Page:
Monday, October 3, 2022

Heaton: How to Build a Professional Network

Building a professional network is — well, hard work. If it was easy, Bill Gates and Hugh Freeze would be in everyone’s phone. There is an art to building a network, here are the five steps to building yours.
Step 1: The ten roles your network needs

  1. Mentor: a person who fills your knowledge gaps and allows you to ask the “stupid” questions.
  2. Coach: a person to help you through challenges with a great degree of honest assessment.
  3. Industry Insider: a member of industry (or group) that has limited (or restricted) access.
  4. Trendsetter: someone who starts trends, is an early adopter, or the catalyst for popular trends.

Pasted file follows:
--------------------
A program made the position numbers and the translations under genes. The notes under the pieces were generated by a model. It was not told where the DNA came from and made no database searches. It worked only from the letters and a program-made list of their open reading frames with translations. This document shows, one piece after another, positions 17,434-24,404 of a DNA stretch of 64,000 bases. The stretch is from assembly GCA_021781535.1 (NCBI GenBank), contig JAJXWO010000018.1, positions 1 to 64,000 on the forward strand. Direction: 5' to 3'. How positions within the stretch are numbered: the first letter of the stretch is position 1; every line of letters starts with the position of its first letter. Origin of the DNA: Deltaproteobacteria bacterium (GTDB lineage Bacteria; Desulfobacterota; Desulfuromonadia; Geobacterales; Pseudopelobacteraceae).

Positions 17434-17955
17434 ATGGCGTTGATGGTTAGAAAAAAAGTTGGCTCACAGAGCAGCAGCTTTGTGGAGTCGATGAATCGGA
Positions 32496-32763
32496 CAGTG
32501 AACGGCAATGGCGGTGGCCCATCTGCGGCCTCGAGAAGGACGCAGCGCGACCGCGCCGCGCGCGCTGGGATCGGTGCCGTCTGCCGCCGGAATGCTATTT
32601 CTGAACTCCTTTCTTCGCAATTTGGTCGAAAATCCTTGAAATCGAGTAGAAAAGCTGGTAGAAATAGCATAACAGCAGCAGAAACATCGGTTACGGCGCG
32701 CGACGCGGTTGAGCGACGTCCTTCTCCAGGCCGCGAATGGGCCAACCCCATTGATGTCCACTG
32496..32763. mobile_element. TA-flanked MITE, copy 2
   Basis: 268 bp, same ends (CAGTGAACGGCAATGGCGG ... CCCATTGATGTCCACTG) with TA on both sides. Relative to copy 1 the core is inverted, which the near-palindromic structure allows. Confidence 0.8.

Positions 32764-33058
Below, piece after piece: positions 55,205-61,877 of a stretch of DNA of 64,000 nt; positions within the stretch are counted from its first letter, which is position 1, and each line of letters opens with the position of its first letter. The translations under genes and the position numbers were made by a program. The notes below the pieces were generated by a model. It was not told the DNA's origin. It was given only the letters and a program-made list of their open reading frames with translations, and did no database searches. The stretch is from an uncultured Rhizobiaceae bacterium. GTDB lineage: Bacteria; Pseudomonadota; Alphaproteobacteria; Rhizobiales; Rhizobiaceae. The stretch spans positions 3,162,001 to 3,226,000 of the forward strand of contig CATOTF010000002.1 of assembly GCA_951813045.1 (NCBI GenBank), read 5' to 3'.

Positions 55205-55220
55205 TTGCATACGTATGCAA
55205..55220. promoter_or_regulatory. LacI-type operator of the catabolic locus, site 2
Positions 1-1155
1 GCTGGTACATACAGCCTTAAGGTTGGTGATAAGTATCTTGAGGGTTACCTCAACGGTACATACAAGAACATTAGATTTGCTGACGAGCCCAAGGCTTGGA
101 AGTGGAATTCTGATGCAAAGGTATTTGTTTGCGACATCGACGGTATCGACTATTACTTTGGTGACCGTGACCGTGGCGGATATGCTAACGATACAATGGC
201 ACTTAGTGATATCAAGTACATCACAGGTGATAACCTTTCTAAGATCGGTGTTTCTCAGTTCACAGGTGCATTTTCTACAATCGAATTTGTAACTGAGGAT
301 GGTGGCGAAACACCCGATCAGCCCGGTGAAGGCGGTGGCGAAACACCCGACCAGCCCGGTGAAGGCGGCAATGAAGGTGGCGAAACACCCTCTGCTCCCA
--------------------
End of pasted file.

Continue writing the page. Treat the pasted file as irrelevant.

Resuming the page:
5. Connector: a person who breaks down barriers by using their eclectic contacts.
  6. Idealist: someone who sets the priority of ideals and principles over career objectives.
  7. Realist: a person who is concerned primarily with the success or failure of objectives.
  8. Visionary: a person of imagination and original ideas.
  9. Partner: a friend who shares a common interest in, or participates in, achieving a common goal
  10. Aspirant: an ambitious person who strives for high career goals or recognition.

Step 2: Find the individuals to fill those ten roles LinkedIn, Facebook and Twitter are excellent tools for finding out who knows who and making connections. Pay special attention to Linkedin’s groups and Facebooks’s pages. Find your Alumni groups and websites. Look online for articles and use online news search features to stay updated on your target network individuals. It’s very important to use all of the media types for research. Use your connections from the list to target the unfilled roles in your network.